In addition to potential synergies with regard to client classification and suitability and appropriateness, the PRIIPS set-up can create an opportunity to standardise existing processes and facilitate the implementation of the FIDLEG requirements around the basic information sheet (BIB). The draft ordinance treats PRIIPs/ WpHG material as equivalent to the BIB, indicating that a separate Swiss BIB will not be required. However, the distribution process for BIB-equivalent documents must be amended to also include BIB documents for applicable products, which do not have a Key Information Document (KID).
4) Do you intend to harmonise MiFID II and FIDLEG in your organisation?
* Note: Answer possibilities not selected by the participants: (1) Yes – “one size fits all” approach (2) No – regulations are handled separately
Not surprisingly, most financial institutions represented by the webinar participants will harmonise MiFID II and FIDLEG duties. A topic intensely discussed as part of the MiFID II implementation was the ban on inducements. As FIDLEG provisions are less stringent, organisations may retain inducements for non-EEA domiciled clients. A thorough evaluation of the level of reliance on inducements as a source of revenue, taking into account future market developments, is one key design decision organisations should make prior to the effective start of the implementation. Considerations should also be made whether to pass on inducements to clients directly as an additional service provided by the bank. In both cases, the existence of IT functionalities enabling an automated tracking and processing are a prerequisite.
5) For which activities do you consider a collaboration with a third party vendor in your organisation? (multiple answers were possible)
With FIDLEG, client advisors have to provide retail clients a basic information sheet or equivalent European document before deciding to buy several financial instruments. The resulting challenge is to source an existing information sheet or obtain comprehensive and high quality data of own products to ultimately produce a BIB. The majority of organisations participating in the webinar also identified this challenge as an opportunity to work with third party vendors.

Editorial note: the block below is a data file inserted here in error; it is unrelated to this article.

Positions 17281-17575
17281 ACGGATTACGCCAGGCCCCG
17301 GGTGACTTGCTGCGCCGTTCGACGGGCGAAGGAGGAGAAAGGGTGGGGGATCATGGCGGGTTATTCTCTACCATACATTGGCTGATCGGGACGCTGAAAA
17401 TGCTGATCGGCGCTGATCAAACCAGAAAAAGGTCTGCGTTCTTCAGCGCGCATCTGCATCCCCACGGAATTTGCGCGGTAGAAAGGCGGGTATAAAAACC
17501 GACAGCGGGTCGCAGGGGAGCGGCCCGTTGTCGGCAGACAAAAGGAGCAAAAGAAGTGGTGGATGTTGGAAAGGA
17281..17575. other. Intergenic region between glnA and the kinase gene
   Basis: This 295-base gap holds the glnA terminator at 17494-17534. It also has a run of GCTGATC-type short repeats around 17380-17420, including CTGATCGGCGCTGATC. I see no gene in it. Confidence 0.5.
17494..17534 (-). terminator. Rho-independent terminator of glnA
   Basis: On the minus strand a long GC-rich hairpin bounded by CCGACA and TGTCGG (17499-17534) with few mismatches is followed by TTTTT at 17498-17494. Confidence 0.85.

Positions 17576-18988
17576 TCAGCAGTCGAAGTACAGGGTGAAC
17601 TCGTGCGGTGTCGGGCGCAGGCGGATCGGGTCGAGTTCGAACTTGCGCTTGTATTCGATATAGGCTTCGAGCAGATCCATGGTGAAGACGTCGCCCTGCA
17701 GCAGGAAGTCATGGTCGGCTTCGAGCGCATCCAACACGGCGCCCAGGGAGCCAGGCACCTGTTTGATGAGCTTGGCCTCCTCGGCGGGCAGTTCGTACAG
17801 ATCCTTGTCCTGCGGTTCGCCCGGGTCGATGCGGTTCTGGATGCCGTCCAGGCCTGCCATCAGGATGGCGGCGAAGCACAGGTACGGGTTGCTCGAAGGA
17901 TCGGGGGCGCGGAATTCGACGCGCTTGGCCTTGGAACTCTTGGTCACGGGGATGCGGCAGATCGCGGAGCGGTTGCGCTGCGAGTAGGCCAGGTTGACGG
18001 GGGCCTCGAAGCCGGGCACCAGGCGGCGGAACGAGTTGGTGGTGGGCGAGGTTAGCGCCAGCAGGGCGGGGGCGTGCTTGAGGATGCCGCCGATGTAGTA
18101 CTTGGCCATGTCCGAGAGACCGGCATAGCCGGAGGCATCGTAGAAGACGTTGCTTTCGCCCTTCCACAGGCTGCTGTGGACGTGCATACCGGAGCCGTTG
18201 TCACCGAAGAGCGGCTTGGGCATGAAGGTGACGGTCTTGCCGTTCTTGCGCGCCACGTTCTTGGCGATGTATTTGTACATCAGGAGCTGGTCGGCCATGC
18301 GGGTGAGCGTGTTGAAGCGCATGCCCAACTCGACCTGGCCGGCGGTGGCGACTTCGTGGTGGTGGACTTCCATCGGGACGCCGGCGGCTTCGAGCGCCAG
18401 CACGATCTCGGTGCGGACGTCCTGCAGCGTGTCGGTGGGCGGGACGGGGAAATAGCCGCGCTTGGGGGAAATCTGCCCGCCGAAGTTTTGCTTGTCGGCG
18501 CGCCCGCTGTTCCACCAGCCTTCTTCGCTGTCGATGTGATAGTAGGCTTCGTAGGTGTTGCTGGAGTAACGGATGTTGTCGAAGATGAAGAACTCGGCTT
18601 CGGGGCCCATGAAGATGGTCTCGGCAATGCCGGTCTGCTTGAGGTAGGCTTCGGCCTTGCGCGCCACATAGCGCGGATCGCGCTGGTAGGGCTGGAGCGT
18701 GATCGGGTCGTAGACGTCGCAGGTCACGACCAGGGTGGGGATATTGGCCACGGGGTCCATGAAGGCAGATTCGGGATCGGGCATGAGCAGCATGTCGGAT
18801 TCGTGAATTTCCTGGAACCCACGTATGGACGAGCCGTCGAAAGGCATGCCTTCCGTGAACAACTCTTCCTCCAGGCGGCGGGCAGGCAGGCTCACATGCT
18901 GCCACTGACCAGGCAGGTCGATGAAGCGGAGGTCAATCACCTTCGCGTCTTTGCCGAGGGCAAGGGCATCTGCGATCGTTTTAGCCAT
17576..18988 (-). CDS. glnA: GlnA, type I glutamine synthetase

If already implemented, organisations should use this opportunity to assess and re-consider their current arrangements for PRIIPs, or start early to allow sufficient lead time to initiate the collaboration with external service providers to produce and source BIBs.
6) Does your organisation plan to align the FIDLEG implementation with other initiatives?
Considering the broad impact of FIDLEG and its significant additional efforts across the client advisory value chain, organisations have identified the FIDLEG implementation as an opportunity to align with other initiatives. This includes for a big part of the participants measure for process improvements and automation leading to less manual work, enhanced compliance and simplified documentation and reporting duties.
Still, about 1/3 of the participants does not plan to harmonise the FIDLEG implementation with other initiatives, thus foregoing the synergy potential for a joint design and implementation effort.
Following the publication of the draft ordinance, insights from the webinar poll questions revealed that only one in eight organisations have not yet started their journey to becoming FIDLEG compliant. However, the survey has also revealed that the implementation maturity level is quite diverse with many financial institutions still at the beginning of their journey. A previous MiFID II/ PRIIPs implementation will help with becoming compliant, however, several key decisions are still required. An interesting fact revealed was also that only 2/3 of the banks plan a harmonisation with other ongoing initiatives, potentially not making use of a good opportunity to leverage the implementation efforts to address other pressing issues.